Bharadia and Vennam hold an mmSpoof device on the back of a car. mmSpoof may be used to prevent cars with “smart” features from engaging in dangerous tailgating. (Image:

Modern cars and autonomous vehicles (AVs) use millimeter wave (mmWave) radio frequencies to enable self-driving or assisted driving features that ensure the safety of passengers and pedestrians. This connectivity, however, can also expose them to potential cyberattacks.

To help improve the safety and security of AVs, researchers from the lab of Dinesh Bharadia, an affiliate of the UC San Diego Qualcomm Institute (QI), and colleagues from Northeastern University devised a novel algorithm designed to mimic an attacking device. The algorithm, described in the paper “mmSpoof: Resilient Spoofing of Automotive Millimeter-wave Radars using Reflect Array,” lets researchers identify areas for improvement in autonomous vehicle security.

“The invention of autonomous systems, like self-driving cars, was to enable the safety of humanity and prevent loss of life,” Bharadia said. “Such autonomous systems use sensors and sensing to deliver autonomy. Therefore, safety and security rely on achieving high-fidelity sensing information from sensors. Our team exposed a radar sensor vulnerability and developed a solution that autonomous cars should strongly consider.”

Autonomous cars detect obstacles and other potential hazards by sending out radio waves and recording their reflections as they bounce off surrounding objects. By measuring the time it takes for the signal to return — as well as changes in its frequency — the car can detect the distance and speed of other vehicles on the road.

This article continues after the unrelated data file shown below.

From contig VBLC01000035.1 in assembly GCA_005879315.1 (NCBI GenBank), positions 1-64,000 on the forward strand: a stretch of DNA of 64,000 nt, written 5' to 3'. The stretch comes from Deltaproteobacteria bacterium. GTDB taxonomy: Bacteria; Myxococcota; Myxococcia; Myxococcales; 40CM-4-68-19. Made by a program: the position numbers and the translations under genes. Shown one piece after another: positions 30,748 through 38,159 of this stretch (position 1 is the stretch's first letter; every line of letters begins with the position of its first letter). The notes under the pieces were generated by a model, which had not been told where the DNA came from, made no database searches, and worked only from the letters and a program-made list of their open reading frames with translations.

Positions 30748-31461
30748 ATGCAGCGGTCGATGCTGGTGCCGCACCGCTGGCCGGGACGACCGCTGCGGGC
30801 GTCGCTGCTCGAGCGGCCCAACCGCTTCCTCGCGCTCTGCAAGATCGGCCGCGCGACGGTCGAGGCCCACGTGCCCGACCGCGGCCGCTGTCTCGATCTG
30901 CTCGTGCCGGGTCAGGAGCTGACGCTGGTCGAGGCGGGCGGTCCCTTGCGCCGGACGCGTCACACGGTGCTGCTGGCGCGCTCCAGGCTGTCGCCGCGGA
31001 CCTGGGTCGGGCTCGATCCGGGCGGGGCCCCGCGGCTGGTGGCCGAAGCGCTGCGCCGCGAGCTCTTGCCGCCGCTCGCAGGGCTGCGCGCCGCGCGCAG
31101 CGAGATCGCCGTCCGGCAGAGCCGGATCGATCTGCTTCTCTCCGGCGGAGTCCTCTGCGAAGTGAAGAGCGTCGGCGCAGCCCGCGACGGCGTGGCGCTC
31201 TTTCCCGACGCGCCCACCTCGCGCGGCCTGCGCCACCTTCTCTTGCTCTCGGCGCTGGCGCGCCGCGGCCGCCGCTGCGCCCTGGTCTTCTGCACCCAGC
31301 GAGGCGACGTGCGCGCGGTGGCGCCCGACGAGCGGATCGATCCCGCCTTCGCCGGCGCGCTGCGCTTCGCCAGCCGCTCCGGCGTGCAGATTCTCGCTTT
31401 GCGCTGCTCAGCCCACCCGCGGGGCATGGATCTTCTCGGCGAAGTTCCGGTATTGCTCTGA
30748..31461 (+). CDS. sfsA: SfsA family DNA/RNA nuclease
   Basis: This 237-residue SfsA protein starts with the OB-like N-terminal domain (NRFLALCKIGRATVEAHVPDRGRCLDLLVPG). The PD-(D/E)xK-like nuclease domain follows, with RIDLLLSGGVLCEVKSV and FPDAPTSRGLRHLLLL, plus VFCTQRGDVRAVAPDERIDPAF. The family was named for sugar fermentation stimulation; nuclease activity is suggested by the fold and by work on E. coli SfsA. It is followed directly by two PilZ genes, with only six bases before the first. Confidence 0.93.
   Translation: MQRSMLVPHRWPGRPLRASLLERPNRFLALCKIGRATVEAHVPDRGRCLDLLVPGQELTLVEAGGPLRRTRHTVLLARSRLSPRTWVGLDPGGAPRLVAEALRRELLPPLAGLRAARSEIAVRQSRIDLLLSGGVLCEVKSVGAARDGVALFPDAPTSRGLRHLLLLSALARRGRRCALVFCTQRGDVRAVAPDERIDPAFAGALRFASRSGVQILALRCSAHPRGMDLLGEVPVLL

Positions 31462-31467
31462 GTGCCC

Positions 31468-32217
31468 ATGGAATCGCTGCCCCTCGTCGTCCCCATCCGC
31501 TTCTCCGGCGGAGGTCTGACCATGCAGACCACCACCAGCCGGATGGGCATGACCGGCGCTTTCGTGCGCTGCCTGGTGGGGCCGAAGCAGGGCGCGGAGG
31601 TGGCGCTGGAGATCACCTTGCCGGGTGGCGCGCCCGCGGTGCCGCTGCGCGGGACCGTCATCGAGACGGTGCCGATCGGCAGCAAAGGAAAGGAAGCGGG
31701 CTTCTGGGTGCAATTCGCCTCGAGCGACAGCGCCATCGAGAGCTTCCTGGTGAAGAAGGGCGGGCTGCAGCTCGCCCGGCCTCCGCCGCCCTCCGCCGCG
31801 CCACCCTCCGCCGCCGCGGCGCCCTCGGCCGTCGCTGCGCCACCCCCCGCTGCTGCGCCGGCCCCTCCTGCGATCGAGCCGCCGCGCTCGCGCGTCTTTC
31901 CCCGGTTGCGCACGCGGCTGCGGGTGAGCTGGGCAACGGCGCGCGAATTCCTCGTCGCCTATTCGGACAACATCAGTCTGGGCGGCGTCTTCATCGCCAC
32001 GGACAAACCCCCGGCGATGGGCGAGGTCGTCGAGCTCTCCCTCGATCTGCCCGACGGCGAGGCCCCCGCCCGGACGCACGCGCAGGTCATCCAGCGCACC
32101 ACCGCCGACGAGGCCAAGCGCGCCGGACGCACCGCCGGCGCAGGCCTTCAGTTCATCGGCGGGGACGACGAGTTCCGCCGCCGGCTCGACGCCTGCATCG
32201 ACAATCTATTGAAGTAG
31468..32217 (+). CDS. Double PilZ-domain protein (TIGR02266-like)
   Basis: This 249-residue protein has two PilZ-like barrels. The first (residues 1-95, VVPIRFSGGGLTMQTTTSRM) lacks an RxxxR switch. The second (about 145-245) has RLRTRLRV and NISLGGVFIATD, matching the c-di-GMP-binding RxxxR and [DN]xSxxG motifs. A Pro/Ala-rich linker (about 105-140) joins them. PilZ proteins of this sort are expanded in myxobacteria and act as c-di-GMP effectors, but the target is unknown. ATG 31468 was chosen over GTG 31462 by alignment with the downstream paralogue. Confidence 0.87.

Like any wireless system, however, AVs run the risk of cyberattacks. Attackers driving ahead of an AV can engage in “spoofing” — interfering with the vehicle’s return signal to trick it into registering an obstacle in its path. This can cause, for example, the vehicle to brake suddenly, increasing the risk of an accident.

To address this potential chink in AVs’ armor, the team devised a novel algorithm designed to mimic a spoofing attack. Previous attempts to develop an attacking device to test cars’ resistance have had limited feasibility, either assuming the attacker can synchronize with the victim’s radar signal to launch an assault, or assuming both cars are physically connected by a cable.

In its new paper, the team describes a new technique that uses the victim vehicle’s radar against itself. By subtly changing the received signal’s parameters at “lightspeed” before reflecting it back, an attacker can disguise their sabotage and make it much harder for the vehicle to filter malicious behavior. All of this can be done “on the go” and in real-time without knowing anything about the victim’s radar.

“Automotive vehicles heavily rely on mmWave radars to enable real-time situational awareness and advanced features to promote safe driving,” said author Rohith Reddy Vennam. “Securing these radars is of paramount importance. We — mmSpoof — uncovered a serious security issue with mmWave radars and demonstrated a robust attack. What’s alarming is that anyone can build the prototype using off-the-shelf hardware components.”

To counter this type of attack, Vennam suggests, researchers seeking to improve the safety of AVs can use a high-resolution radar capable of capturing multiple reflections from a car to accurately identify the true reflection. Researchers might also create backup options for radar by incorporating cameras and LiDAR, which records the time it takes for a laser pulse to hit an object and return to measure its surroundings, into their defense.

Alternately, the team presents mmSpoof as a means of preventing dangerous tailgating. By placing an mmSpoof device on the back of their car, drivers can trick a tailgating car into registering a decelerating car in front of them and activating the brakes.

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